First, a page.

Revelle: Dialed-In

T_Tide_Logo_2015TTIDE Leg II is entering the home stretch, with great weather & even better data coming in. Aside from a brief appearance to steal one of Capt. Dave’s fishing lures. Bruce the shark has been kind enough to stay away from our deep-profiling Fast-CTD fish. We spent last Tuesday doing a series of water sampling stations for Nicole Jones & the T-Shelf team and checking that Drew Lucas’ wave-powered Wirewalkers were indeed walking (No problem: 0-100 m every 6 minutes).

Fast CTD with altimeter

Figure 1. Fast-CTD Fish # 2 ready for an evening dip. The altimeter is the small protrusion in the bottom of the tail.

Then it was back to work with the Fast CTD, looking at deep internal waves propagating up the slope. This “work” has been a lot more fun, given the host of improvements to the system implemented by Mike Goldin and our technical team. In addition to a radical improvement in reliability and user-friendliness, the game-changing addition to the system is a newly created acoustic altimeter. This gadget is a cigar-sized version of a ships echo sounder , (Figure 2a). Shoe-horned into the tail of the fish, it can tell us the distance to the sea-floor as the fish plummets downward. We’re really interested in measuring as close to the bottom as possible, as the turbulence we’re hoping to measure can be strongly influenced by the friction of the sea-floor.


The altimeter can detect the bottom at distances up to 75 m, and we typically hit the brakes and reverse at 15-20 m, giving us a 5-10 second cushion before impact (Figure 2b).

Altimeter_Closeup_Photo Altimeter

Figure 2 a. The altimeter transducer being installed in the tail of the fish. b), The lab readout shows a noisy band at 80 m range. When the bottom gets within range, we get to watch the final approach. Here the fish is turned around 15 m above the seafloor, 1900 m down.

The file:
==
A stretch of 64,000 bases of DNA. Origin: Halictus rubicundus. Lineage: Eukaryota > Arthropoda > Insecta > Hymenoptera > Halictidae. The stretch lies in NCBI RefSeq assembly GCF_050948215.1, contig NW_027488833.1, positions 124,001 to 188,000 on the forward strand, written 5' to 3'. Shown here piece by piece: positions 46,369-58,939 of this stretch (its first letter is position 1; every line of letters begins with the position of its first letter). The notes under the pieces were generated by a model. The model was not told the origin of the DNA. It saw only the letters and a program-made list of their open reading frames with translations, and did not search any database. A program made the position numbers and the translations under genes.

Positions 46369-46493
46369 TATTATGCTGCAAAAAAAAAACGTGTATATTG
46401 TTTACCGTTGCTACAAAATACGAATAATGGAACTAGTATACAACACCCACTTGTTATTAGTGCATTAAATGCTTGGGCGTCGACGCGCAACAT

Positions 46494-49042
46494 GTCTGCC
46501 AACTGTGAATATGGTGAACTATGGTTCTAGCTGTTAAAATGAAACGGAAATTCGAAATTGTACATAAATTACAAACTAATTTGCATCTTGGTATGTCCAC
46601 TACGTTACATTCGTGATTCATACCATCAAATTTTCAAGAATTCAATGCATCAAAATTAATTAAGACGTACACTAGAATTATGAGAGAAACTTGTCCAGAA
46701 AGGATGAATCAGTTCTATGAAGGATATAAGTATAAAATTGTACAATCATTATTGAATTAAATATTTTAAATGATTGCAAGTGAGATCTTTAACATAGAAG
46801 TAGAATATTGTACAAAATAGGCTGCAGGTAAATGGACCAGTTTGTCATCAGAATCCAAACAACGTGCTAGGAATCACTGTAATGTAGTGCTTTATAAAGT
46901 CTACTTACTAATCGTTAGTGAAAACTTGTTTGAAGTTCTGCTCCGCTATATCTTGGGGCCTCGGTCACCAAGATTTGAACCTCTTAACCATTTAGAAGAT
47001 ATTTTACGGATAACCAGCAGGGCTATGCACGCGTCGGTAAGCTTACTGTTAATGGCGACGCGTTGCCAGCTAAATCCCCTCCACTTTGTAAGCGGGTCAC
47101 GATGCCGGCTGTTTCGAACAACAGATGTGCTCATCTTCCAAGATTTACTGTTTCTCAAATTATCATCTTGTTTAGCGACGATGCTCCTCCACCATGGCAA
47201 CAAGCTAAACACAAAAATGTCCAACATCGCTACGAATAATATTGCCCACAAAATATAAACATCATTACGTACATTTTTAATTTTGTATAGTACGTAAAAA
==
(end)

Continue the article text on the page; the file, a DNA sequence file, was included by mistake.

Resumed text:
The precise turn-arounds, as well as all other aspects of the operation, have been achieved by a mixed team of tech-savvy veterans and young volunteers, with homes ranging from the University of Texas to the University of Suva. No two of the students were born in the same country. All are getting into watching the deep ocean evolve in real-time. Working 12 hours on-12 off, 7 days a week, this great group has collected roughly 2500 CTD profiles without (shark excepted) mishap.


Figure 3. A 36 hour record of the deep slope, with 1100 -1600 m depth zone sampled every ~10 minutes. The horizontal blue lines indicate the depths of constant density surfaces , as they are vertically heaved by the internal waves. Every 12 hours, a ~100m  tidal crest passes, bringing cold waters from below up the slope. The red dots indicate locations where more dense water is found above less dense water:  internal breakers. Massive breaking is found in the crests, but it initially occurs above the sea floor & works its way downward.


The view has been definitely worth the price of admission. A 36-hour record taken in 1630 m of water on the slope is shown in Figure 3. For classical internal waves in a flat-bottomed ocean, the biggest vertical motions are found in mid water column. At the sea-floor, vertical motion dies completely away. But if you add just a few degrees of tilt to the sea floor, as we have here on the Tasman Slope, suddenly the biggest vertical motions are found just above the bottom. The big excitement is associated with the 100 m tall tidal crests that take the form of up-slope propagating “hills” of cold water. There’s a lot of turbulence associated with these shoaling crests, and it has a somewhat unique behavior. Unlike a classical turbulent bore (e.g. wave run-up on the beach), where the turbulence is initiated by friction over the sea-floor, these shoaling crests first go turbulent well above the bottom. The turbulence then spreads downward to the sea-floor as the crest passes. Developing a dynamical understanding of this new phenomenon will be a priority of our post-cruise data analysis.

All lab activities have been presided over by our cruise mascot and in-resident Tasmanian Devil, Clarence,  (Figure 4a) who was shanghaied onto the cruise by our Leg I predecessors. Attempts to enlist local fishermen to stand shark-watch for us have been unsuccessful: they’re just too laid back (Figure 4b).


Clarence & Winney Sunny Sea Lion

Figure 4 a. Clarence and his demure companion Winnie the wombat preside over the lab. Clarence is proving to be somewhat of a party animal. He won’t get a real chance to strut his stuff(ing) till we get back to the beach. Rules are rules. b. Ground Hog Day, Tasman Sea style. Only six more weeks of winter this summer!


Rob Pinkel